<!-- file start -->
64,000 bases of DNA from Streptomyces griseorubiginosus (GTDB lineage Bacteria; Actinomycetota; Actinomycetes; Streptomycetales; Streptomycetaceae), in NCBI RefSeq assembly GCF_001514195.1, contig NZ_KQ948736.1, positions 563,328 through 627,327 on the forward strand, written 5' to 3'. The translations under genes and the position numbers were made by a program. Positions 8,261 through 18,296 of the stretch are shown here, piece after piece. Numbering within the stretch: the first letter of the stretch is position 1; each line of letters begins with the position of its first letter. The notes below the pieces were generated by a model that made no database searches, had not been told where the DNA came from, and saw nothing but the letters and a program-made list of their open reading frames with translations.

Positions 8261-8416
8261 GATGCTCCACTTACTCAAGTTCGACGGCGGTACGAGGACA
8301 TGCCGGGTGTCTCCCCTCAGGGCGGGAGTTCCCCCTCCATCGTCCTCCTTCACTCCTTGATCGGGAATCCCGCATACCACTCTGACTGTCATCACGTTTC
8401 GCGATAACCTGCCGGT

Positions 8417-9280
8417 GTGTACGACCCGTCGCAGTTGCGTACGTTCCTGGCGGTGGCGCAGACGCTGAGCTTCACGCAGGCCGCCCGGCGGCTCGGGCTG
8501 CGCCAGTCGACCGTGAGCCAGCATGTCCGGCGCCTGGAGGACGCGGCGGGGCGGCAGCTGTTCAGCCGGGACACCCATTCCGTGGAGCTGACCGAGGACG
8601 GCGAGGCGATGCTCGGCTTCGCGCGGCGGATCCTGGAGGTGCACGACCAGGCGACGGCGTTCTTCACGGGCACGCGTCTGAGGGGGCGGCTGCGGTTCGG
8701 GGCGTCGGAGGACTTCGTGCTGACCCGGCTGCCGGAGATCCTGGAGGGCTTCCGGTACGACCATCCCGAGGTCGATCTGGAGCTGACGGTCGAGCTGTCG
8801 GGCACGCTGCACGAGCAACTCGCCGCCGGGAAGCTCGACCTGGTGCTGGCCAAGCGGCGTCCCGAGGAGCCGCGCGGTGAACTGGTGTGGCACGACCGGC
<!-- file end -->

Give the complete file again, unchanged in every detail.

64,000 bases of DNA from Streptomyces griseorubiginosus (GTDB lineage Bacteria; Actinomycetota; Actinomycetes; Streptomycetales; Streptomycetaceae), in NCBI RefSeq assembly GCF_001514195.1, contig NZ_KQ948736.1, positions 563,328 through 627,327 on the forward strand, written 5' to 3'. The translations under genes and the position numbers were made by a program. Positions 8,261 through 18,296 of the stretch are shown here, piece after piece. Numbering within the stretch: the first letter of the stretch is position 1; each line of letters begins with the position of its first letter. The notes below the pieces were generated by a model that made no database searches, had not been told where the DNA came from, and saw nothing but the letters and a program-made list of their open reading frames with translations.

Positions 8261-8416
8261 GATGCTCCACTTACTCAAGTTCGACGGCGGTACGAGGACA
8301 TGCCGGGTGTCTCCCCTCAGGGCGGGAGTTCCCCCTCCATCGTCCTCCTTCACTCCTTGATCGGGAATCCCGCATACCACTCTGACTGTCATCACGTTTC
8401 GCGATAACCTGCCGGT

Positions 8417-9280
8417 GTGTACGACCCGTCGCAGTTGCGTACGTTCCTGGCGGTGGCGCAGACGCTGAGCTTCACGCAGGCCGCCCGGCGGCTCGGGCTG
8501 CGCCAGTCGACCGTGAGCCAGCATGTCCGGCGCCTGGAGGACGCGGCGGGGCGGCAGCTGTTCAGCCGGGACACCCATTCCGTGGAGCTGACCGAGGACG
8601 GCGAGGCGATGCTCGGCTTCGCGCGGCGGATCCTGGAGGTGCACGACCAGGCGACGGCGTTCTTCACGGGCACGCGTCTGAGGGGGCGGCTGCGGTTCGG
8701 GGCGTCGGAGGACTTCGTGCTGACCCGGCTGCCGGAGATCCTGGAGGGCTTCCGGTACGACCATCCCGAGGTCGATCTGGAGCTGACGGTCGAGCTGTCG
8801 GGCACGCTGCACGAGCAACTCGCCGCCGGGAAGCTCGACCTGGTGCTGGCCAAGCGGCGTCCCGAGGAGCCGCGCGGTGAACTGGTGTGGCACGACCGGC